Hope that helps.

  3. Hi, I have been reading your blog a lot since I am trying to figure out how to get in paramedics. You have a lot of great information, which seems to be lacking everywhere I try to look. I was just wondering if you have time to answer a few questions.

    1) Is the JI really the only school in BC to offer a good PCP program?
    2) Is the EMR course challenging? And once you take your EMR what is the best course of action? At that point should one just apply to a PCP program? I’ve read you can’t work much with just that. Do you need to get licensed or is it really just a pre req course for the PCP program?
    3) Once you take the PCP program I understand then it is a long process of getting licensed and hired and not getting many shifts. I want to work in the Kootenays. Do most people have to start out up north and then transfer?
    4) I believe it is a class 4 unrestricted licence they recommend, what is the lowest drivers licence lvl you can have to work as a paramedic?
    5) As little information there is about the PCP program I find there is even less about the ACP. Do you know the advantages to taking it/why people don’t? You seem to make more and there seems to be a shortage of them from the little I’ve heard.

    Thank you so much!

    1. Hi Jenna,

      I apologize for my late reply. I have been extremely busy lately.

      1. Yes currently JI is the only school. AET used to train PCPs as well, but I hear that has recently changed.
      2. EMR can be challenging depending on your first aid background. I highly suggest you read through the whole textbook prior to going to the class, it will make things a lot easier that way! If you intend on becoming a paramedic, you can get licensed as an EMR and get hired with BCAS as an EMR to start your seniority early. Things have changed since I applied, and there may not be much work for EMRs within the proximity of Vancouver anymore. You will have to call BCAS HR and inquire what the job opportunity looks like starting as an EMR. Once you finish your EMR I suggest applying directly to PCP. If you don’t get licensed as an EMR, your EMR certificate only lasts one year, so if you don’t get into PCP within that year it becomes useless. If you get licensed it lasts 5 years but require an upkeep of patient contacts and continued medical education credits (the first year is exempt).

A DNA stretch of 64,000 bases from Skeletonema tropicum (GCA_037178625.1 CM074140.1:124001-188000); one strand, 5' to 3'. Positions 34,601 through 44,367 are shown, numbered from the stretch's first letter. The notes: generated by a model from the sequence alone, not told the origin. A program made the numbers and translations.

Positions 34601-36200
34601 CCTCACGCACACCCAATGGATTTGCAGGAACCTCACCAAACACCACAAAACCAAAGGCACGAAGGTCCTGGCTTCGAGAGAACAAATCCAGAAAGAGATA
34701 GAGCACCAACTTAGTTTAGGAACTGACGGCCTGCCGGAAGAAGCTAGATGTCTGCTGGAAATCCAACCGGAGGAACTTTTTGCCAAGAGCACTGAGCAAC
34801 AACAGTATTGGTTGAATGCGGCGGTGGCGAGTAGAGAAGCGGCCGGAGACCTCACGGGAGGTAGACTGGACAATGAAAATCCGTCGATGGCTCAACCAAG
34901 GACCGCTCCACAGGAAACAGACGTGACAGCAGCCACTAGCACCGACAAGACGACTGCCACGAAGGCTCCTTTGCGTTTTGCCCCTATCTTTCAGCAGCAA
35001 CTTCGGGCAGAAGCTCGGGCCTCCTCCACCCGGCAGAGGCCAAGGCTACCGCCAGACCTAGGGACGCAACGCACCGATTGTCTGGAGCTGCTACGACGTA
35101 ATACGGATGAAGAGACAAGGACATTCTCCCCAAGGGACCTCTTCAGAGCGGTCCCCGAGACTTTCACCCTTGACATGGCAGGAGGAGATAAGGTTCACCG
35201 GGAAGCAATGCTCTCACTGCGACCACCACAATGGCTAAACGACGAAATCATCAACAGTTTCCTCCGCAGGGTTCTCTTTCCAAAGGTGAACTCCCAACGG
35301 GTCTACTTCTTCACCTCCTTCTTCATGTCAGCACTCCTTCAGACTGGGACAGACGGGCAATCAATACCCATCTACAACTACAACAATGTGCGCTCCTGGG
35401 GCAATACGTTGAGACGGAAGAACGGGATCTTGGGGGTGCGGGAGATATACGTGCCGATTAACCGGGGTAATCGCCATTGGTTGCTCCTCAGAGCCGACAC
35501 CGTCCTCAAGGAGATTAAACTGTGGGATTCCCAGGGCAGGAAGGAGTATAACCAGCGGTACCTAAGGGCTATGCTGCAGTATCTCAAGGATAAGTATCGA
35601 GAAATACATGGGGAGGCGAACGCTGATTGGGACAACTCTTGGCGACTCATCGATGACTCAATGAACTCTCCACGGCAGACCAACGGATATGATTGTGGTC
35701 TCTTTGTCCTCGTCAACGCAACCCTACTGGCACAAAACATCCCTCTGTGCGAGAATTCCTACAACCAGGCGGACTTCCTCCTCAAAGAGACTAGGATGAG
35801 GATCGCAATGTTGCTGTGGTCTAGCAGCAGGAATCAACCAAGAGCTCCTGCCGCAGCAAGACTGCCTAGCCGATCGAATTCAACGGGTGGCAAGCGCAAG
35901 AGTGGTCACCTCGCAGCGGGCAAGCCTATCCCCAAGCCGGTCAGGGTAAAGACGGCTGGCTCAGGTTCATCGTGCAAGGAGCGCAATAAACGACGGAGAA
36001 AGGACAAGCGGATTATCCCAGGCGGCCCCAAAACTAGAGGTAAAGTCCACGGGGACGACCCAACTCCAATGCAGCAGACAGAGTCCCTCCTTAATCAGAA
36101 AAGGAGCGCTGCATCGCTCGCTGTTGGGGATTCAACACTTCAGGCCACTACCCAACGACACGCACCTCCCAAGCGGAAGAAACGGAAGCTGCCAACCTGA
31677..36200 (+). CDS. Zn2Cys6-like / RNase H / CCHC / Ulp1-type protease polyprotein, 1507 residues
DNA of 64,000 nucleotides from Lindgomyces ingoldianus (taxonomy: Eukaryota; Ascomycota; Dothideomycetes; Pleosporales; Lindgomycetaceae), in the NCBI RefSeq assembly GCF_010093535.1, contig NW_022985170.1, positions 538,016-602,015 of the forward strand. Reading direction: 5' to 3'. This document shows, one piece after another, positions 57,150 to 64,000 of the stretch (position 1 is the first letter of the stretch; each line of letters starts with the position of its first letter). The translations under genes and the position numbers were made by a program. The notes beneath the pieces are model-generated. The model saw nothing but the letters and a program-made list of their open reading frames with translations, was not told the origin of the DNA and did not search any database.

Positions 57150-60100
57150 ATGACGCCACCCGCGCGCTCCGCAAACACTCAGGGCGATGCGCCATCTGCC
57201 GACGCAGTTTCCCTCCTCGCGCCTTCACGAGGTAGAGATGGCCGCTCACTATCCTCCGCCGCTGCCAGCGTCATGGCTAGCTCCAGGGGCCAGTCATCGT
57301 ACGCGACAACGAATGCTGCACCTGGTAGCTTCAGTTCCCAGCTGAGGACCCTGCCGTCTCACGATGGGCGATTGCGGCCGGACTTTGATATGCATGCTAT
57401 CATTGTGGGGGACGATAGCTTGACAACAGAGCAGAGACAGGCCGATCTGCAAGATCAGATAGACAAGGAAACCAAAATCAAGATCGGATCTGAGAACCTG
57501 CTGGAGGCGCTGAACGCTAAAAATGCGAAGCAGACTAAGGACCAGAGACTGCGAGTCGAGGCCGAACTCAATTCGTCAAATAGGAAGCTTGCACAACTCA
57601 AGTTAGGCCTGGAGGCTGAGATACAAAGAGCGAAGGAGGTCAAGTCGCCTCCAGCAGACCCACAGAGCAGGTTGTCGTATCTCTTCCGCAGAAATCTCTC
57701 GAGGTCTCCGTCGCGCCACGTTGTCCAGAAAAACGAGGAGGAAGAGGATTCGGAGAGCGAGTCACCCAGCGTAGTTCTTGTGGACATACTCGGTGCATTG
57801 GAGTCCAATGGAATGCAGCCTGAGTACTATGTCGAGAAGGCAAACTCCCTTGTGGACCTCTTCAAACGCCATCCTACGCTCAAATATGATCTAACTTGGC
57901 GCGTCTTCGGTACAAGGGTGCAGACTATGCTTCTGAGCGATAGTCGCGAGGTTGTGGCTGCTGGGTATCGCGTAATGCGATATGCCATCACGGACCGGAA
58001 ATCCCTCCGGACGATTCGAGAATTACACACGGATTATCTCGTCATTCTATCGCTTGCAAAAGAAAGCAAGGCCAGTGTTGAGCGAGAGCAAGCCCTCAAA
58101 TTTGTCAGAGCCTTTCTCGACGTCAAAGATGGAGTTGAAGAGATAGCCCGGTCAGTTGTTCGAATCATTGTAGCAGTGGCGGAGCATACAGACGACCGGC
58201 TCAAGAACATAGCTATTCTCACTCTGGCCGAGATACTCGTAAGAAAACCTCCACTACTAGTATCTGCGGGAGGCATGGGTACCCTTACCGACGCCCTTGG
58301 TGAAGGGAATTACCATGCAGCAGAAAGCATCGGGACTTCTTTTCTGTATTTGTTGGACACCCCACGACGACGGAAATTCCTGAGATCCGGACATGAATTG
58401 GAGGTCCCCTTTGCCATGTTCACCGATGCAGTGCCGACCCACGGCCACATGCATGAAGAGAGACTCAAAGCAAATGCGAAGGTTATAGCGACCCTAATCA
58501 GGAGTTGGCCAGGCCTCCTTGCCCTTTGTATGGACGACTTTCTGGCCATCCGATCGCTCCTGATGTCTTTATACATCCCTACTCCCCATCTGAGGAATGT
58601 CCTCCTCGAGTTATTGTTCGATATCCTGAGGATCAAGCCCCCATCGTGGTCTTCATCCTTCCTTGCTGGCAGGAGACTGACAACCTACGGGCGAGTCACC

3. You should be able to find work in the interior near the Kootenays. It is generally easier to find jobs in the interior than in the vancouver lowermainland area. It is not neccessarily to always start up North. A lot of it also depends on if stations are hiring and who is applying.
      4. The minimum will be a class 4 restricted.
      5. There was a shortage of ACPs but there is a lot of people applying for ACP programs now, and there are note enough mentors to go around. It seems the jobs have filled up a lot for ACPs. I suggest going through the PCP program and working a bit as a PCP first then consider going to ACP if that is your interest. Many people are currently applying for ACP in hopes to quickly get a full time job. Of course there are other interests as well such as increasing scope of practice.

  4. Hey! I just came across your blog and I think it’s fantastic. I am a PCP back in Australia and transferring over. I’m taking my exams over the next couple of months and so am back to study mode after one year off travelling the world. I have been searching far and wide for guidelines for BC and have come across the general guidelines. However, based on your photo, is there specific guidelines available for PCP (with IV) available? Would you know where to locate this? Thanks for your help!

    1. Hi Jenny,

      I think your best bet is to contact the EMA licensing board. Also try googling BCAS treatment guidelines, that should give you some ideas. However be aware that licensing board is different from BCAS.